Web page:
Posted by: Jonathan Bockian | Sep 16, 2013 12:44:37 PM

Many thanks to Mr. Bockian for posting his comments on Carpenter II as it gives me a chance to address a misconception some have regarding Internal Revenue Code § 170(h) and the interaction between federal and state law.

The decision in Carpenter II should not be a problem for conservation easement donors in Massachusetts. Property owners wishing to benefit from the federal charitable income tax deduction under IRC § 170(h) need merely to draft their conservation easements to comply with federal tax law requirements in addition to any state law conditions and requirements, as attorneys have been advising their clients to do for decades. See, e.g., the checklist of federal requirements in the Conservation Easement Handbook, first and second editions.

The assertion that “[t]here isn’t national uniformity regarding how a perpetually enforceable conservation easement may be created….” is not correct. Section 170(h) and the Treasury Regulations interpreting that section contain an elaborate set of uniform threshold requirements that must be met upon the donation (i.e., creation) of a conservation easement to be eligible for a federal deduction.

Section 170(h) provides that a federally deductible conservation easement must be:

(1) “granted in perpetuity”

(2) for one or more of the four qualifying “conservation purposes” enumerated in § 170(h) and described in detail in the regulations,

(3) to a “qualified holder” (generally a government entity or a publicly-supported charity or satellite thereof),
and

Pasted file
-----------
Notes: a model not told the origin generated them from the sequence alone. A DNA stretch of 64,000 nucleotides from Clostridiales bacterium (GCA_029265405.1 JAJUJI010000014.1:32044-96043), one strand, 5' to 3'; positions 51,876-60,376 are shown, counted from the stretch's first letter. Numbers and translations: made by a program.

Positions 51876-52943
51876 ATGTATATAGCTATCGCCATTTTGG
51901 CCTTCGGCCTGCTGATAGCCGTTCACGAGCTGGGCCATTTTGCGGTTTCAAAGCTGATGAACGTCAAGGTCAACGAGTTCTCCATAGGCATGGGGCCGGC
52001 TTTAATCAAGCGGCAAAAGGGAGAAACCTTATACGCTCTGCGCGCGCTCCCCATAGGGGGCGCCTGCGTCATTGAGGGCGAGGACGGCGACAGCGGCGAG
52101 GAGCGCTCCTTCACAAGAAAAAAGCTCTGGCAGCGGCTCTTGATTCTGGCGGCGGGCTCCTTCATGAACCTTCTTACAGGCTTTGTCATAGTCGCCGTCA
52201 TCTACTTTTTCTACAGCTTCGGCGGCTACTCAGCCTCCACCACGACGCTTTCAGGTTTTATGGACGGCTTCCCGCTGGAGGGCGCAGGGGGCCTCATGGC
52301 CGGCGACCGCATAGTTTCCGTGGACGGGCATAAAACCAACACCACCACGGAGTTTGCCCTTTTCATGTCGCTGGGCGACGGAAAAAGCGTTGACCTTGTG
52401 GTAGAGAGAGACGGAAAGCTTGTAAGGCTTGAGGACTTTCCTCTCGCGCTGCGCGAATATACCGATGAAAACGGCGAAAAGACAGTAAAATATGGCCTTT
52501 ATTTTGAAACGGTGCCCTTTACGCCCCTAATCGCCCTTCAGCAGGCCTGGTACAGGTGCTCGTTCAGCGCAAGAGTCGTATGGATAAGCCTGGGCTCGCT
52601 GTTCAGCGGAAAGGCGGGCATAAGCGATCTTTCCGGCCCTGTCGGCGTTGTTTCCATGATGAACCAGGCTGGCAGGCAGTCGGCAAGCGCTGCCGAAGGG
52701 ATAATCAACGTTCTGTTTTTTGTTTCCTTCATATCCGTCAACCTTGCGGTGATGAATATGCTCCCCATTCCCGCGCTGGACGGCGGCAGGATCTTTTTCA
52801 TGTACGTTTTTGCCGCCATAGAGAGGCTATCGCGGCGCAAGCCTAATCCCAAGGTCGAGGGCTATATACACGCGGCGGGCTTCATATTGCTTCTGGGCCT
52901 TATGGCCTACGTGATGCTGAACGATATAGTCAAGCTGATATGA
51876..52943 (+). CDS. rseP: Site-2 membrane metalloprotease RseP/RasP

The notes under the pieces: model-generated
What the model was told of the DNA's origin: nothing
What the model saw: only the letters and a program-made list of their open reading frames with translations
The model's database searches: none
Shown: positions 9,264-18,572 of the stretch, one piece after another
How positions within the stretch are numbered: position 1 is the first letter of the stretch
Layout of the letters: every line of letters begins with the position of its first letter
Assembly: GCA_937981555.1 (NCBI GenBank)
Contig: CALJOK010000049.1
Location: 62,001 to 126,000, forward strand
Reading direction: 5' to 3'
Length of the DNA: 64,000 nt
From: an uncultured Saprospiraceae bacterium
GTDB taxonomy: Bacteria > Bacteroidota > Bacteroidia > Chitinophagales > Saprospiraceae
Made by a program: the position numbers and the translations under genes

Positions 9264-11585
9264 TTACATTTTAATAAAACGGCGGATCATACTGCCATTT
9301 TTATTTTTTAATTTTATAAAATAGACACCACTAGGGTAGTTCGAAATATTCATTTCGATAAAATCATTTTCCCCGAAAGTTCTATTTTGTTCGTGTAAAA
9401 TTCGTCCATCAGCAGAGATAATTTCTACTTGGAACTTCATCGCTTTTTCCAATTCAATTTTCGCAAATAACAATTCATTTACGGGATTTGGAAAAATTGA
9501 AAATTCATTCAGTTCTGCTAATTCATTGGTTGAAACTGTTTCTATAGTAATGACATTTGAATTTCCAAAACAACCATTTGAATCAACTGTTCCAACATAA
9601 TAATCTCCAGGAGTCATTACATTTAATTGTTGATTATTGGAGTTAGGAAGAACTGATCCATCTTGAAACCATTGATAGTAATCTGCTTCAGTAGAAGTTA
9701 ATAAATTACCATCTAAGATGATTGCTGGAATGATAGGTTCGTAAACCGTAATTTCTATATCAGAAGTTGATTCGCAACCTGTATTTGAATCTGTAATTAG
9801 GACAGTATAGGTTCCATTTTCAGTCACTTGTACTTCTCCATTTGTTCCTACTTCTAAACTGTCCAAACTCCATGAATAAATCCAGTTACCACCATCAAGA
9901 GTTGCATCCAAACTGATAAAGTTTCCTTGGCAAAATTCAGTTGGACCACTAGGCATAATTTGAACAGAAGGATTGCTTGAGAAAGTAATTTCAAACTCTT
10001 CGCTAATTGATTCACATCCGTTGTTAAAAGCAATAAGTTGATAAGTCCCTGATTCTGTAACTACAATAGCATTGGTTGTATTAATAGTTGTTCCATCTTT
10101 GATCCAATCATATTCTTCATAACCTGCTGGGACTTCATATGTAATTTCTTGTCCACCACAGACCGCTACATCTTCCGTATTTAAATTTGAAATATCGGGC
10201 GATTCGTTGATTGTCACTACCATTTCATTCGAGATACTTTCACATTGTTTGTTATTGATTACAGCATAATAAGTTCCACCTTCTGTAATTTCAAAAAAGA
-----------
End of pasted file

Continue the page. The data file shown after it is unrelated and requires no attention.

(4) the conservation purpose of the easement must be “protected in perpetuity,” which requires, among other things, that surface mining on the subject property be prohibited or, if the mineral and surface estates are separated, that the probability of surface mining is demonstrated to be “so remote as to be negligible.”

The Treasury Regulations, which are based on the extensive instructions regarding § 170(h) that Congress provided in the legislative history, mandate that the following additional requirements must be met at the time of the donation of a federally deductible conservation easement.

(1) Eligible Donee Requirement. The easement must be granted to an “eligible donee,” defined as a qualified organization that has “a commitment to protect the conservation purposes of the donation” and “the resources to enforce the restrictions.” See Treasury Regulation § 1.170A-14(c)(1).

(2) Restriction on Transfer Requirement. The easement must prohibit the donee organization from transferring the easement, whether or not for consideration, except for transfers to other “eligible donees” that agree to continue to carry out the conservation purposes of the easement. See Treasury Regulation § 1.170A-14(c)(2).

(3) No Inconsistent Use Requirement. Subject to a limited exception, the easement must not permit “inconsistent uses,” defined as uses that would injure or destroy “significant conservation interests.” See Treasury Regulation § 1.170A-14(e)(2) and (3).

(4) General Enforceability in Perpetuity Requirement. The easement must impose “legally enforceable restrictions [generally through recordation of the easement] … that will prevent uses of the retained interest inconsistent with the conservation purposes of the donation.” See Treasury Regulation § 1.170A-14(g)(1).

(5) Mortgage Subordination Requirement. If there is an outstanding mortgage on the subject property at the time of the donation, the lender must subordinate its rights in the subject property to the right of the donee “to enforce the conservation purposes of the gift in perpetuity.” See Treasury Regulation § 1.170A-14(g)(2).